Lightning strikes Tesla at London motor show

British automaker Lightning Car unveils an all-electric sports car called the Electric Lightning GT. It is comparable to Tesla's Roadster, though it recharges much faster.

A new all-electric GT sports car was revealed by automaker Lightning Car at the British International Motor Show on Tuesday.

The Electric Lightning GT is an all-electric car with no emissions that can accelerate to speeds "over 130 mph," according to company specs.

The guilt-free sports car is poised to be a competitor to Tesla Motors' 135 mph-riding Tesla Roadster , which began production in mid-July in the United States.

The Lightning GT at its unveiling Tuesday at the British International Motor Show. Lightning Car

The Lightning GT can go from zero to 60 mph in 4 seconds, just like the Tesla Roadster, and has a range of 200 miles per charge, compared to Tesla's 220-mile range.

The Lightning GT has a technological advantage over the Roadster, or so it seems, depending on whether recharge time is an issue for owners. The company says the car takes 10 minutes to recharge, if charged from a three-phase power supply (those found in industrial buildings, compared to the residential single phase). The Tesla Roadster has an estimated 3.5-hour charge time from a residential outlet.

The Lightning GT's motors are in the wheels. Lightning Car

The company claims that its 30 onboard 10-minute charge batteries, NanoSafe batteries supplied by the Phoenix-based AltairNano company, can last up to 12 years before needing to be replaced. The NanoSafe batteries will also still maintain a charge capacity of 85 percent after 15,000 charges, according to Lightning Car.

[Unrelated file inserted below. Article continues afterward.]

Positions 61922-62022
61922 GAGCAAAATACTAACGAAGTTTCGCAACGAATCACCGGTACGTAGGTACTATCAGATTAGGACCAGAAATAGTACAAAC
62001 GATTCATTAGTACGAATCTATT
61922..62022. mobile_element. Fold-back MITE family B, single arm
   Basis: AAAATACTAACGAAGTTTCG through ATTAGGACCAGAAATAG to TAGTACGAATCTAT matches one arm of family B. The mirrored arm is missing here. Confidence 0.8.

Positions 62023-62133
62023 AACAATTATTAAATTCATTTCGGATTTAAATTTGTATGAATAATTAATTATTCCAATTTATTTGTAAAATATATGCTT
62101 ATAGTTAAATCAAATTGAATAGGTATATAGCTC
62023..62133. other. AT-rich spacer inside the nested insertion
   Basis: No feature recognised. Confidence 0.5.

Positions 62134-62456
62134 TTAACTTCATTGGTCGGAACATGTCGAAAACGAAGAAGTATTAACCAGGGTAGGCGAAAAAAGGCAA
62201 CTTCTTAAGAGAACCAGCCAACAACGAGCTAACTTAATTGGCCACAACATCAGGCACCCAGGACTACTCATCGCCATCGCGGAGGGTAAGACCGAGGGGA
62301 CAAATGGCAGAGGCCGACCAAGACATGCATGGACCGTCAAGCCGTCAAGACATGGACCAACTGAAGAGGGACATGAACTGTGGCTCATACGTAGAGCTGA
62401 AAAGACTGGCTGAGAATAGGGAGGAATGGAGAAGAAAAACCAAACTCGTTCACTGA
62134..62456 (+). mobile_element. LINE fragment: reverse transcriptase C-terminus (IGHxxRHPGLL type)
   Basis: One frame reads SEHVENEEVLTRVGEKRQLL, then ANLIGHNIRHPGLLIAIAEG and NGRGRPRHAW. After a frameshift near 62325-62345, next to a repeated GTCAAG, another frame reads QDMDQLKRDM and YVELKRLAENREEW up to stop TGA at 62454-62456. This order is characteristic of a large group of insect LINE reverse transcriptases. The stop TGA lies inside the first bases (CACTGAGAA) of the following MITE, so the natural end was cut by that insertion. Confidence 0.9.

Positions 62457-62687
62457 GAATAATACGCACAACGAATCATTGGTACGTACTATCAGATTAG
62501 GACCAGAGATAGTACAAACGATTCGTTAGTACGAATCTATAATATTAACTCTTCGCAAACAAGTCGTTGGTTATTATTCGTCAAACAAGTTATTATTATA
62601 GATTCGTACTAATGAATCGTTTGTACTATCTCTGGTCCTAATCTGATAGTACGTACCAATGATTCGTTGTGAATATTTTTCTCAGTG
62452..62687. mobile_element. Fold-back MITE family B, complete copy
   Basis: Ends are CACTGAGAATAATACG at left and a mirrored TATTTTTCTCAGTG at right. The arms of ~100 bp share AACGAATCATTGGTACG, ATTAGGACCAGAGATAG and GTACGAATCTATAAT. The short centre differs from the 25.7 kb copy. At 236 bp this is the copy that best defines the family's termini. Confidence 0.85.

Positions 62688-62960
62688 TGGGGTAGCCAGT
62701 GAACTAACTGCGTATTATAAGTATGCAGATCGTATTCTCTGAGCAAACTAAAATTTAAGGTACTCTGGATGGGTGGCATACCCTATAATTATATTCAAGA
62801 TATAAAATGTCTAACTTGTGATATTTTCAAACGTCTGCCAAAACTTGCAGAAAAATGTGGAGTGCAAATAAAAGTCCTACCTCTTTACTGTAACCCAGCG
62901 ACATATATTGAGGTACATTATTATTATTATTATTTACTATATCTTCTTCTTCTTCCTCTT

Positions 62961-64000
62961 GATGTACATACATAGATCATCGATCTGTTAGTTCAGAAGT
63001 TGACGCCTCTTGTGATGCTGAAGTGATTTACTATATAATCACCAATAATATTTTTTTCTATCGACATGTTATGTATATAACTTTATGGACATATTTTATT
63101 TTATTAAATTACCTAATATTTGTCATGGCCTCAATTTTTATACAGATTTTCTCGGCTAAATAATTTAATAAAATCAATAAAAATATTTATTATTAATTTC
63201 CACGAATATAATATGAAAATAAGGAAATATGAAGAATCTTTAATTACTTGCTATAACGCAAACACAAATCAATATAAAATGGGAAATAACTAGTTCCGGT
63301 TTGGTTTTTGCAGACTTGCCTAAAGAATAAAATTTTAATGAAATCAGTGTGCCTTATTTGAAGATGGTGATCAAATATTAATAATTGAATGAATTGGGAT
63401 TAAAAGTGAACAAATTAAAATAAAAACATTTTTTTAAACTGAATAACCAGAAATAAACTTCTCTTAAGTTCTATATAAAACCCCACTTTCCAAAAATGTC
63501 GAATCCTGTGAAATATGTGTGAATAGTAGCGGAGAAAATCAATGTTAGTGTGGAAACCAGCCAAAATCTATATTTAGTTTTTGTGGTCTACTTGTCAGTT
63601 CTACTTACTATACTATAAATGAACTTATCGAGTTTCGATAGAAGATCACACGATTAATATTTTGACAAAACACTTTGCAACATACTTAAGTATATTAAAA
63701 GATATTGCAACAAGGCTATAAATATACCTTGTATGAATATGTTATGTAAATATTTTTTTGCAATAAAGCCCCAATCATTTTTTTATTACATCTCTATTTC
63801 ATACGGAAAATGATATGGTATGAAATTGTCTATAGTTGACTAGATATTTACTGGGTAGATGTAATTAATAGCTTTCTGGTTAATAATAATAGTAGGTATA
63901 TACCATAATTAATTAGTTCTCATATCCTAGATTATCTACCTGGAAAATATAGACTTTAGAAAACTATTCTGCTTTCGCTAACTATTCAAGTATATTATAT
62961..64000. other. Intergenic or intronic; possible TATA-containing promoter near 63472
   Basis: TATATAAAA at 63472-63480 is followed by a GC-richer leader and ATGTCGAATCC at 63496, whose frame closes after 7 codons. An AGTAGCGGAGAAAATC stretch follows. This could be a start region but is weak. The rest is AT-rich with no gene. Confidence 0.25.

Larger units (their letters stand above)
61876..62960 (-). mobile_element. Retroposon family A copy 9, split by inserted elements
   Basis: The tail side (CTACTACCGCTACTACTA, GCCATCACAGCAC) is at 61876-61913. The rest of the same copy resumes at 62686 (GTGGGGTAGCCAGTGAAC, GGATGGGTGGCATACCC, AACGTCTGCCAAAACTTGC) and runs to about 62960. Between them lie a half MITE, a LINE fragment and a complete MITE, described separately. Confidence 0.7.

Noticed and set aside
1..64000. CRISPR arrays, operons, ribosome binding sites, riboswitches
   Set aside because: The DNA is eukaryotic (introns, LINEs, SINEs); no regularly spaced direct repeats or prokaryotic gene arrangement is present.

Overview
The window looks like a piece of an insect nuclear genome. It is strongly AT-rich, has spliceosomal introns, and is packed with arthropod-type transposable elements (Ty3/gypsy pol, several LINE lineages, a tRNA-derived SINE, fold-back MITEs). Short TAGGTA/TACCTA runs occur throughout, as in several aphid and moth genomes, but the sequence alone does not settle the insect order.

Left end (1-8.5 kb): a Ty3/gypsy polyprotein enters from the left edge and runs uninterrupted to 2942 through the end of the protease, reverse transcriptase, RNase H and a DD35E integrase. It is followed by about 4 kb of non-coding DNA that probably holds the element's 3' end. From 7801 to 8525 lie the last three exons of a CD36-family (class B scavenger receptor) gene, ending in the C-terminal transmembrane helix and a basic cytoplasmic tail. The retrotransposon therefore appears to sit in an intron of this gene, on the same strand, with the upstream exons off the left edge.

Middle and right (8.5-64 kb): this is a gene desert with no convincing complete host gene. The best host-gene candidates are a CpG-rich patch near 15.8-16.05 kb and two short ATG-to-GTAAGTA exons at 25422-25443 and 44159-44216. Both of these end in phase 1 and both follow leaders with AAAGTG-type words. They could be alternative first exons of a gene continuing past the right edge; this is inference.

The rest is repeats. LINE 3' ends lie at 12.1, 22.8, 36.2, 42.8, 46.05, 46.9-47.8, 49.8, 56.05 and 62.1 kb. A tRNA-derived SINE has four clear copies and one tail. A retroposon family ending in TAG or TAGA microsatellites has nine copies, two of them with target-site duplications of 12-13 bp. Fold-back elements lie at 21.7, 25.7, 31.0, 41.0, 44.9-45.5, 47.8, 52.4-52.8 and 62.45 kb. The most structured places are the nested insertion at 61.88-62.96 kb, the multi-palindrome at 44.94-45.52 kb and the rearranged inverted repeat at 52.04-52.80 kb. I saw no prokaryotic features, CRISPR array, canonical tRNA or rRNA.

But that impatience tax is steep. The Lightning GT, available for preorder with a 15,000-pound ($30,000) deposit, is estimated to sell for between 120,000 pounds and 150,000 pounds (roughly between $240,000 and $300,000), according to reports. Lightning Car promises a 2009 delivery and offers customization service that includes a "made to measure" interior, as well as any minor body style requests.

U.S. drivers, however, will have to wait. The company said in a statement that it has applied for certification requirements to sell the car in the United States but has not yet gotten federal approval.

The car's drive train includes what the company calls "Hi-Pa Drive" technology (the British and their puns), a system of four 120-kilowatt power motors located inside each wheel of the car that can make 700 horsepower.

The Lighting GT also has all the accoutrement you'd expect with your sports car, including traction control, an entertainment system, tinted windows, and LED lights. Being electric, it also offers regenerative braking, a system in which your car is given a charge every time you brake. As is customary among British car manufacturers, air conditioning is optional, not standard. Built-in satellite navigation is also optional.

The British International Motor Show is open to the public July 23 to August 3 at the ExCel exhibition center in London.

While luxury favorites like the Hummer are on display, it's the green cars generating buzz as must-sees at this year's show.

Lightning Car
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About the author

In a software-driven world, it's easy to forget about the nuts and bolts. Whether it's cars, robots, personal gadgetry or industrial machines, Candace Lombardi examines the moving parts that keep our world rotating. A journalist who divides her time between the United States and the United Kingdom, Lombardi has written about technology for the sites of The New York Times, CNET, USA Today, MSN, ZDNet, Silicon.com, and GameSpot. She is a member of the CNET Blog Network and is not a current employee of CNET.

 

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